Daylight Savings Time, But Why?

By: Devin Fussa

Last Sunday, November 6, most of America turned their clocks back by a whole hour. We do so twice a year, but few of us ask for the reasoning behind such an action. Why do we constantly change our own perception of time? There is an answer, but it may not provide much clarity.

The concept of daylight savings time (DST) was first proposed in the 1700s. It was created as a way to provide more light while people were awake, as opposed to darkness during the mornings and afternoons. In the fall and winter, the sun sets earlier. In the spring and summer, the sun rises earlier. To counteract this altered frame of sunlight, it seemed a good idea to rotate our time accordingly. Eventually, this became a popular tradition; it has lasted ever since.

It is commonly perceived that daylight savings was imposed as a benefit to farmers. “That’s the complete inverse of what’s true,” says Tufts University professor Michael Downing of the subject. Instead, daylight savings often leaves farmers with minimal time to transport their crops. Losing an extra morning hour during the spring and summer season means that farmers must hurry to reach local markets. Although this scenario is only a boon for smaller scale farmers, the problem still exists. For this reason, many farmers were originally against daylight savings time.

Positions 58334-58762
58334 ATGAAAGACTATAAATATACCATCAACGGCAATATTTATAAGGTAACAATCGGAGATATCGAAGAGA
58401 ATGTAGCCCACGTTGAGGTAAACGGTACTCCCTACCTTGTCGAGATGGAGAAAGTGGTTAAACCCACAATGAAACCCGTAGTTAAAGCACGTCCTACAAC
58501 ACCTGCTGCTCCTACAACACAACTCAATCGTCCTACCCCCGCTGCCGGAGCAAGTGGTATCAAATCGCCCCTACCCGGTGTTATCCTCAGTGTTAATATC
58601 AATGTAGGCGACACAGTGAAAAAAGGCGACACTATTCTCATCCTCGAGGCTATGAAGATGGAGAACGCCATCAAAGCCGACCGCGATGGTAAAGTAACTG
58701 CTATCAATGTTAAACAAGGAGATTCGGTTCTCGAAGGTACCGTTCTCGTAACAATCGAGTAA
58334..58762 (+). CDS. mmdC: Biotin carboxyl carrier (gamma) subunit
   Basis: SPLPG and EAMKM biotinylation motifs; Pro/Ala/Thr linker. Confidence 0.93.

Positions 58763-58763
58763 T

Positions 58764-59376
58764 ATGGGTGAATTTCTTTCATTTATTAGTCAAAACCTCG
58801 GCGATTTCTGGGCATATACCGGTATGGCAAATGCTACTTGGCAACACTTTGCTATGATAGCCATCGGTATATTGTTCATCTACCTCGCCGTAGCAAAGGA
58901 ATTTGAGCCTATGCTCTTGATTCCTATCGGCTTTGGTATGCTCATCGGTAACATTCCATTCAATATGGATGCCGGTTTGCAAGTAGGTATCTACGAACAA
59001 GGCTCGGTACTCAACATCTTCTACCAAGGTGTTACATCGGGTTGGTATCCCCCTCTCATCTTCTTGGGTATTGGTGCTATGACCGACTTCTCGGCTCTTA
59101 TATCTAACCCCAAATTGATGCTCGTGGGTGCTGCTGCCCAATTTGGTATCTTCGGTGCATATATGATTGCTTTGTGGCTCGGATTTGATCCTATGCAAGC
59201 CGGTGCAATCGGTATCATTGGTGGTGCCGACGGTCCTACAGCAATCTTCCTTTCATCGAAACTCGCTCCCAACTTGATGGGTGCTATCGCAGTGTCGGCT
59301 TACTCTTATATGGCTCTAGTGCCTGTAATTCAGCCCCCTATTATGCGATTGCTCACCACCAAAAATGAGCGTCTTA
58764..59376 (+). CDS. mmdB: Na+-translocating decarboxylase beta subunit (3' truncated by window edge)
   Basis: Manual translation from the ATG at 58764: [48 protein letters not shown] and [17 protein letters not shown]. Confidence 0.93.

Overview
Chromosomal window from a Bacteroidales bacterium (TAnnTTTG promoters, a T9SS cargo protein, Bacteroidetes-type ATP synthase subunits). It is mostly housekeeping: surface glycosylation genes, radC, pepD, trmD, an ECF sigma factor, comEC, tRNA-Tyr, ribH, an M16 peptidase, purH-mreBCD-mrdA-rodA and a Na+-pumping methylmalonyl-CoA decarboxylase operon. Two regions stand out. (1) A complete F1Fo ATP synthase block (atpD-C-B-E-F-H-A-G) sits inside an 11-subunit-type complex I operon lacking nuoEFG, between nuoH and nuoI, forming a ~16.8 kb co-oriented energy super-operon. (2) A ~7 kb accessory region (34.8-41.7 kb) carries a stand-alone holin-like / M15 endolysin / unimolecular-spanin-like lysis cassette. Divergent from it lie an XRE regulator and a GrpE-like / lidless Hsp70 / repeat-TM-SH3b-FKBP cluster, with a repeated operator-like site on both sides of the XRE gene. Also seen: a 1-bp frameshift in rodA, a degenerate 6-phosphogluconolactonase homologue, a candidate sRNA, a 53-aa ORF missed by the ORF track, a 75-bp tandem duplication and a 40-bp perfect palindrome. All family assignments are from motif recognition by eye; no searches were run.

Surprisingly, daylight savings time isn’t a positive for people’s health. It does not let us conserve energy, but instead disrupts our internal sleep schedule. A 2009 study of mine workers found a 5.7 percent increase in injuries in the week after the start of DST. It was suggested that these incidents were directly related to the altered sleep cycles of the workers. Although not entirely conclusive in relating daylight savings to motor issues, DST has also been noted to cause headaches and changes in the cardiac process. There are no outstanding reasons to continue daylights savings time with regards to human health.

As it would seem, daylight savings time is fairly irrelevant. It disrupts our sleep patterns and provides little gain to the American population. While it is enjoyable to sleep an extra hour once every two seasons, it’s also bothersome to awake an hour early six months after. A dated idea, daylight savings time simply attempts to fool one’s body, but to detrimental effect. So… why does it still exist? We have no idea.